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HUNTING ULYSSES in Ithaka, Western Greece, July 2012, 37:47.60N 20:54.20E

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HUNTING ULYSSES in Ithaka, Western Greece, July 2012, 37:47.60N 20:54.20E

8 June After an overnight sail from Montenegro we anchored in Erikoussa, Northernmost of the Greek Ionian islands, and started our summer in Greece, with David M and Maurits aboard. We checked into Greece at Corfu, and got our cruising Transit Log for 6 months.

David left us from Corfu, and Maurits sailed with us south for another fortnight. In the meantime, he helped Roland to fit the new strip lights that Gilbert had given us, in the saloon and in the cockpit, these use so much less power. Maurits also made and fitted a Perspex cover over the engine control panel.

We had several sails in the new Open Bic dinghy, which fits neatly on the deck behind the mast. Temperatures in the high 30sC with water temperatures of nearly 30’C meant we swam often in gorgeous clear water. On Corfu island we went to Ay Stefanos, and then north around the top of Corfu to Palaiokastrita, where Nausicaa brought Ulysses home to her father’s palace, after finding him naked on a beach.

We sailed across to Paxos, and stopped at Lakka, Longos, and Gaios, ancient harbours. We met other cruising yachts from NZ, UK, Australia and Sweden, a change from Croatia, where most other yachts were chartered. We motored across to Emerald Bay at Antipaxos, a famous and crowded beauty spot.

We motorsailed 30 nmiles from Antipaxos to the Levkas canal, originally dug more than 2,800 years ago, but destroyed by earthquakes and rebuilt. Many settlements across Greece were destroyed by earthquakes, one in 1953, some did not recover, and we saw many ruins.

We sailed to bays on Meganisi island: Varko, Palairos, Ambelaki, Port Atheni, and to Skorpios island, famous for being the Onassis’ private island. We motored back to Levkas, which is a convenient place for a crew-change, with buses to Athens, huge town docks, fuel and supermarkets. Maurits left us by bus from Levkas.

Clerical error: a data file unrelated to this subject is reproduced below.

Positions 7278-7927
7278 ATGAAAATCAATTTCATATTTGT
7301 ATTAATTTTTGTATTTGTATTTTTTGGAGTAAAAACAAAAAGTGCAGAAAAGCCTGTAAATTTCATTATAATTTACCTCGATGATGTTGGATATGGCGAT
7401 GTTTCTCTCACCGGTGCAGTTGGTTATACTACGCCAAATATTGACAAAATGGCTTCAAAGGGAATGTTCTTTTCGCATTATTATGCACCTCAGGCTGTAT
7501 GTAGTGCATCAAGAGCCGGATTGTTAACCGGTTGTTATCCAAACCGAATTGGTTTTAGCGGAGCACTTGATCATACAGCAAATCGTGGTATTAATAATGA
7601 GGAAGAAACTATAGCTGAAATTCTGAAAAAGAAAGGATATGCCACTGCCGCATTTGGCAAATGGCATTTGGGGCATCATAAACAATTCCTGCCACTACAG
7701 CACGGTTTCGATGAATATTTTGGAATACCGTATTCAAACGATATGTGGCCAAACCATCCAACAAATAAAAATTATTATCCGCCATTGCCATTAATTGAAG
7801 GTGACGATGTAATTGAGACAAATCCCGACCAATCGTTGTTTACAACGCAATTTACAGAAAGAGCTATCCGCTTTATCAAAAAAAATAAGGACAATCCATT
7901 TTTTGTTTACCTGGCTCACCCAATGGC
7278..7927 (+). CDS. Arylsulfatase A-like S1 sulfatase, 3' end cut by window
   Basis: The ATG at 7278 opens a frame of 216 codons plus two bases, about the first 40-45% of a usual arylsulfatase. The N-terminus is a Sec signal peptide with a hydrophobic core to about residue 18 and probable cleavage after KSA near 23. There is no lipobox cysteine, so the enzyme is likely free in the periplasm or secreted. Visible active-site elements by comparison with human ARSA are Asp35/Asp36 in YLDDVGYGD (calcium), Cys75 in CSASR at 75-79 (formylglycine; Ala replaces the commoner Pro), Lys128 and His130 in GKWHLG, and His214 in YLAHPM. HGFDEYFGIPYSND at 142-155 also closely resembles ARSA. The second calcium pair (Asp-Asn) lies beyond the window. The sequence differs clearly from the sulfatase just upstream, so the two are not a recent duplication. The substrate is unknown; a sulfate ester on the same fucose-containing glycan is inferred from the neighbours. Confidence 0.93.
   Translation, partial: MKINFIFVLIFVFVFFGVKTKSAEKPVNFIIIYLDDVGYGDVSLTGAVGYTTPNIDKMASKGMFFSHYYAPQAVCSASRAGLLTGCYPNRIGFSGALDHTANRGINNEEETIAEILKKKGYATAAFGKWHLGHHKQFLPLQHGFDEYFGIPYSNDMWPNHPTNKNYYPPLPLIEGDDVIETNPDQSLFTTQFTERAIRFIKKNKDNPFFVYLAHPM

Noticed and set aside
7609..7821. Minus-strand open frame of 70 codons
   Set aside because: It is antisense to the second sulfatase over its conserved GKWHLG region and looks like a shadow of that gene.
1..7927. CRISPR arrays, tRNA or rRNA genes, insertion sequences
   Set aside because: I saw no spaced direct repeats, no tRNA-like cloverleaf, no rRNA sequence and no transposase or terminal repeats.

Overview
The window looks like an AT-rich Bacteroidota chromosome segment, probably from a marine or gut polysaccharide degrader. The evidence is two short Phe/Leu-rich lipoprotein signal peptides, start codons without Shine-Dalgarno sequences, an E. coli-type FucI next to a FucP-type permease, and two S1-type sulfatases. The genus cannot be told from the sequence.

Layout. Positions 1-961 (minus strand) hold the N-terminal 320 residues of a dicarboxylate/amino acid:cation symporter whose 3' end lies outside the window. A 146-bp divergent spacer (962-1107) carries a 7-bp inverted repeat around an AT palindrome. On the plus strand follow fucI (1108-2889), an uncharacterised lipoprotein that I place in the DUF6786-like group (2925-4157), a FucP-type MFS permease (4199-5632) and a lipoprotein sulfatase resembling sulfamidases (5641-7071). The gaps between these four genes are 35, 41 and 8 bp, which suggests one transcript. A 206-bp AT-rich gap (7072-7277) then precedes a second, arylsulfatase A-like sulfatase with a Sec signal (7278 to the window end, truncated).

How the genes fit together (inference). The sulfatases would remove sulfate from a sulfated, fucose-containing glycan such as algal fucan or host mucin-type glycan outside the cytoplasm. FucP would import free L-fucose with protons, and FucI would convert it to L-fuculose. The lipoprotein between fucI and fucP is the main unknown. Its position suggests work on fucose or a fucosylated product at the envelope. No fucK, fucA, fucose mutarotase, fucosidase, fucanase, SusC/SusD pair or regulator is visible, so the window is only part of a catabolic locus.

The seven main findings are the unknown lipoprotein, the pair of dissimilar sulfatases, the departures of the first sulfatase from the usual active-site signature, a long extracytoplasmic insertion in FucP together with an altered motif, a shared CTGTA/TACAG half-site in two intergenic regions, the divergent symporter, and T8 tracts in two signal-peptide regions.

We met up with kiwi friends June and Pat on ‘Antares’ and together we hired a car and drove around Levkas island, at one stage up a mountain, we met a 100 year old local woman, who assured us Pat could squeeze the car up a narrow road, and at her age, she had seen it all, and was right! Near Preveza we saw Nikopoli, the ruins of where Anthony & Cleopatra loved (30BC), then went to see ‘Savarna’ in Cleopatra marina. Pat and Roland are sailing across the Atlantic with kiwi friends Pam and Keith, in the ARC in November, on ‘Savarna’.


28.6 Roland’s NZ cousin, Ollie and Paula with daughter Jacqui arrived in Levkas by bus from Athens for 10 days cruising together. We spent our days sailing, swimming, visiting tiny harbours, and having lazy lunches of Greek salad and Tzatziki or Taramasalata. We left Levkas for Kefali pt, Varko bay, Skorpios (our niece Jacqui swam to Jacqui O’s private beach house), then we went to Spartachori hilltop village and Vathi and Abeliki bays on Meganisi island. We sailed to Nisos on Kalamos island, Port Leone and Vasilikis (on Levkas again), Fiskardo on Kefalonia, Piso Aeto bay and Ag Andreas bay, on Ithaka, and lastly to Agia Efemia, Kefalonia (where Capt. Corelli was filmed). We had some fabulous meals of squid, cuttlefish, octopus, and Greek salad in some of the places we visited, people eat late and are often just starting their dinner at 9pm.